Factors influencing the development of antibiotic associated diarrhea in ED patients discharged home: risk of administering IV antibiotics
AuthorsHaran, John P.
Hoaglin, David C.
Hibberd, Patricia L.
Boyer, Edward W.
Faculty AdvisorJohn Haran
UMass Chan AffiliationsDepartment of Quantitative Health Sciences
Department of Emergency Medicine
Senior Scholars Program
*Emergency Service, Hospital
European Continental Ancestry Group
Bacterial Infections and Mycoses
Pathological Conditions, Signs and Symptoms
MetadataShow full item record
AbstractOBJECTIVE: Antibiotic-associated diarrhea (AAD) and Clostridium difficile infection (CDI) are well-known outcomes from antibiotic administration. Because emergency department (ED) visits frequently result in antibiotic use, we evaluated the frequency of AAD/CDI in adults treated and discharged home with new prescriptions for antibiotics to identify risk factors for acquiring AAD/CDI. METHODS: This prospective multicenter cohort study enrolled adult patients who received antibiotics in the ED and were discharged with a new prescription for antibiotics. Antibiotic-associated diarrhea was defined as 3 or more loose stools for 2 days or more within 30 days of starting the antibiotic. C difficile infection was defined by the detection of toxin A or B within this same period. We used multivariate logistic regression to assess predictors of developing AAD. RESULTS: We enrolled and followed 247 patients; 45 (18%) developed AAD, and 2 (1%) developed CDI. Patients who received intravenous (IV) antibiotics in the ED were more likely to develop AAD/CDI than patients who did not: 25.7% (95% confidence interval [CI], 17.4-34.0) vs 12.3% (95% CI, 6.8-17.9). Intravenous antibiotics had adjusted odds ratio of 2.73 (95% CI, 1.38-5.43), and Hispanic ethnicity had adjusted odds ratio of 3.04 (95% CI, 1.40-6.58). Both patients with CDI had received IV doses of broad-spectrum antibiotics. CONCLUSION: Intravenous antibiotic therapy administered to ED patients before discharge was associated with higher rates of AAD and with 2 cases of CDI. Care should be taken when deciding to use broad-spectrum IV antibiotics to treat ED patients before discharge home.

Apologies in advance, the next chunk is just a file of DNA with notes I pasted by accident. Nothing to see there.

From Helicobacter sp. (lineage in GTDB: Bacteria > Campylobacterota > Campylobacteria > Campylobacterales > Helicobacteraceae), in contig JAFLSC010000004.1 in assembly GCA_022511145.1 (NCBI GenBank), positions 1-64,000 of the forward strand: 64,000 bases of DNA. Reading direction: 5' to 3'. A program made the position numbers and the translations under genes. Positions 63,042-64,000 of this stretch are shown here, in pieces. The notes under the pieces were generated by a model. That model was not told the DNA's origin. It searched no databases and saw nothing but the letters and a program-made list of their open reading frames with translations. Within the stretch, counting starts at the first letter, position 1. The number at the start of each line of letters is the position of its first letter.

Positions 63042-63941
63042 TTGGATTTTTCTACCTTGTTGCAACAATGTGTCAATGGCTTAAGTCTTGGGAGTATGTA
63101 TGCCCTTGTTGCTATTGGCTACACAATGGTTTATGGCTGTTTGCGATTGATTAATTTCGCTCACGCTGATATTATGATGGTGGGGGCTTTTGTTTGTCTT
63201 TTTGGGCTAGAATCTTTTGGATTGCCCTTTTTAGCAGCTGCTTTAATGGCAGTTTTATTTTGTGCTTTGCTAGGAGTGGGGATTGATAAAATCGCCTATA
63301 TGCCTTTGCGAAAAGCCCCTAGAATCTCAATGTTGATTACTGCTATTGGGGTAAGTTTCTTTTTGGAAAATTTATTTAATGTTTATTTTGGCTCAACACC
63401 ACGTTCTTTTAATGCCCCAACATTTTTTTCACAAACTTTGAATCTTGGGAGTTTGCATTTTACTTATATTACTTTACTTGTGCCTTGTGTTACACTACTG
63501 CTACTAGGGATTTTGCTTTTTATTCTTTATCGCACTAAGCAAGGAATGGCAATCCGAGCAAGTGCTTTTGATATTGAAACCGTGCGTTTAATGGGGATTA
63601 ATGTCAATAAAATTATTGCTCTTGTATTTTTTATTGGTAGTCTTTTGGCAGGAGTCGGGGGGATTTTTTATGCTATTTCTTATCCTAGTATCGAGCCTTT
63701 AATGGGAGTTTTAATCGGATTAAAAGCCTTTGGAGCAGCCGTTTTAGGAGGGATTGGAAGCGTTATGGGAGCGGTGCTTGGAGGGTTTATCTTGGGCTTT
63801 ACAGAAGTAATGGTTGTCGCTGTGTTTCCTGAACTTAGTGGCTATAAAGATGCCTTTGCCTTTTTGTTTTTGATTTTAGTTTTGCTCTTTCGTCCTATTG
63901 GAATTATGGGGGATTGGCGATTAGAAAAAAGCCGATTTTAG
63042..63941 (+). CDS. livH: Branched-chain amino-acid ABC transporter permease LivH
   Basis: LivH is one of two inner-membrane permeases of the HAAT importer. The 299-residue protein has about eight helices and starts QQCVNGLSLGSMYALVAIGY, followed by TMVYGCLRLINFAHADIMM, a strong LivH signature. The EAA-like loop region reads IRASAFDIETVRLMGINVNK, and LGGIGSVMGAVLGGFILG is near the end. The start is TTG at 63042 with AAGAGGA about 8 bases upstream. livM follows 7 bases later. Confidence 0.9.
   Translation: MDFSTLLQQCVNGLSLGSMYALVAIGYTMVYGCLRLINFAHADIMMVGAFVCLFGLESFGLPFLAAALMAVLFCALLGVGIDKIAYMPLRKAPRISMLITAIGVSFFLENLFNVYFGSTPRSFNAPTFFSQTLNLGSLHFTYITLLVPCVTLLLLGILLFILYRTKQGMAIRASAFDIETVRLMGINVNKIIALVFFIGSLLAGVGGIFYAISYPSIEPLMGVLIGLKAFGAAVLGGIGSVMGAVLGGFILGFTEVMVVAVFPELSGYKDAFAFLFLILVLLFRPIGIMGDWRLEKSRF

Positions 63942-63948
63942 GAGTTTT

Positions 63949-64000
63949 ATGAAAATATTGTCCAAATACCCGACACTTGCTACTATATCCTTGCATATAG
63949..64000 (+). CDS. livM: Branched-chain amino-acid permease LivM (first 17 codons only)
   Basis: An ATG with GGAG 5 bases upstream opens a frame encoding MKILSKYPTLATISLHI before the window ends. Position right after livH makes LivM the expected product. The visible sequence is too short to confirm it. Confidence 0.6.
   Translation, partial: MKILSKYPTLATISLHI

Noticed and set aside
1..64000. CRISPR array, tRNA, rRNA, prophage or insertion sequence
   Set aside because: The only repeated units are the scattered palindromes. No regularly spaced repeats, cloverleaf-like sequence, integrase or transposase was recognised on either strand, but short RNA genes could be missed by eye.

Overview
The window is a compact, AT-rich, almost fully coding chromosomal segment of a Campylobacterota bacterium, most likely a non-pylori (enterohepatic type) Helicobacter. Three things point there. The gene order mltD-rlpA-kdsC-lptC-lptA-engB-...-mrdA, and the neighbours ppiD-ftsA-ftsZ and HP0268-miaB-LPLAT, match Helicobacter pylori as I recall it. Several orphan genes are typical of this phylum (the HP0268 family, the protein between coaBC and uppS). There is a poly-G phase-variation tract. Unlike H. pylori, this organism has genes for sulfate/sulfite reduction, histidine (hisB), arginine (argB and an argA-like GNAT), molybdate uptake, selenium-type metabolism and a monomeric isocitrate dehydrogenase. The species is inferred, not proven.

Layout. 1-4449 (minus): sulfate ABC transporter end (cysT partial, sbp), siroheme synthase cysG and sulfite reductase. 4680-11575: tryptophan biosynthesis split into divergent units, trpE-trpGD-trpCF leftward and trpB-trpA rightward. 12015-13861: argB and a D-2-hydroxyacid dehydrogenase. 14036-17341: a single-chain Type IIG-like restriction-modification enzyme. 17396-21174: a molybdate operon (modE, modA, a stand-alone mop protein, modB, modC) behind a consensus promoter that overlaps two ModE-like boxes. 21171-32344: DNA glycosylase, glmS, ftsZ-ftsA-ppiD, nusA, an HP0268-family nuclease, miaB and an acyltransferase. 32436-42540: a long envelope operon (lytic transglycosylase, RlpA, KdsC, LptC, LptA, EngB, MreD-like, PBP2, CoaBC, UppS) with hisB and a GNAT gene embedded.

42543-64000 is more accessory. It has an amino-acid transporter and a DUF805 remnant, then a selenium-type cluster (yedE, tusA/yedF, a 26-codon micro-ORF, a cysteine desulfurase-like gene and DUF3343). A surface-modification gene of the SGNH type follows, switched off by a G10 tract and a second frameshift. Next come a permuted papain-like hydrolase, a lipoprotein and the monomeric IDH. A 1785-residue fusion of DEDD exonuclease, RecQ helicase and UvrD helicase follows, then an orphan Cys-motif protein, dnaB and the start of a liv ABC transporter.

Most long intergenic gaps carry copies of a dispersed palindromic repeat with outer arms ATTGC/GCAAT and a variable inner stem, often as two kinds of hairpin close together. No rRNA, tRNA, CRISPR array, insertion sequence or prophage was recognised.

SourceAm J Emerg Med. 2014 Oct;32(10):1195-9. doi: 10.1016/j.ajem.2014.07.015. Epub 2014 Jul 30. Link to article on publisher's site
Permanent Link to this Itemhttp://hdl.handle.net/20.500.14038/49271
Stephen Skinner participated in this study as a medical student as part of the Senior Scholars research program at the University of Massachusetts Medical School.
Related ResourcesLink to Article in PubMed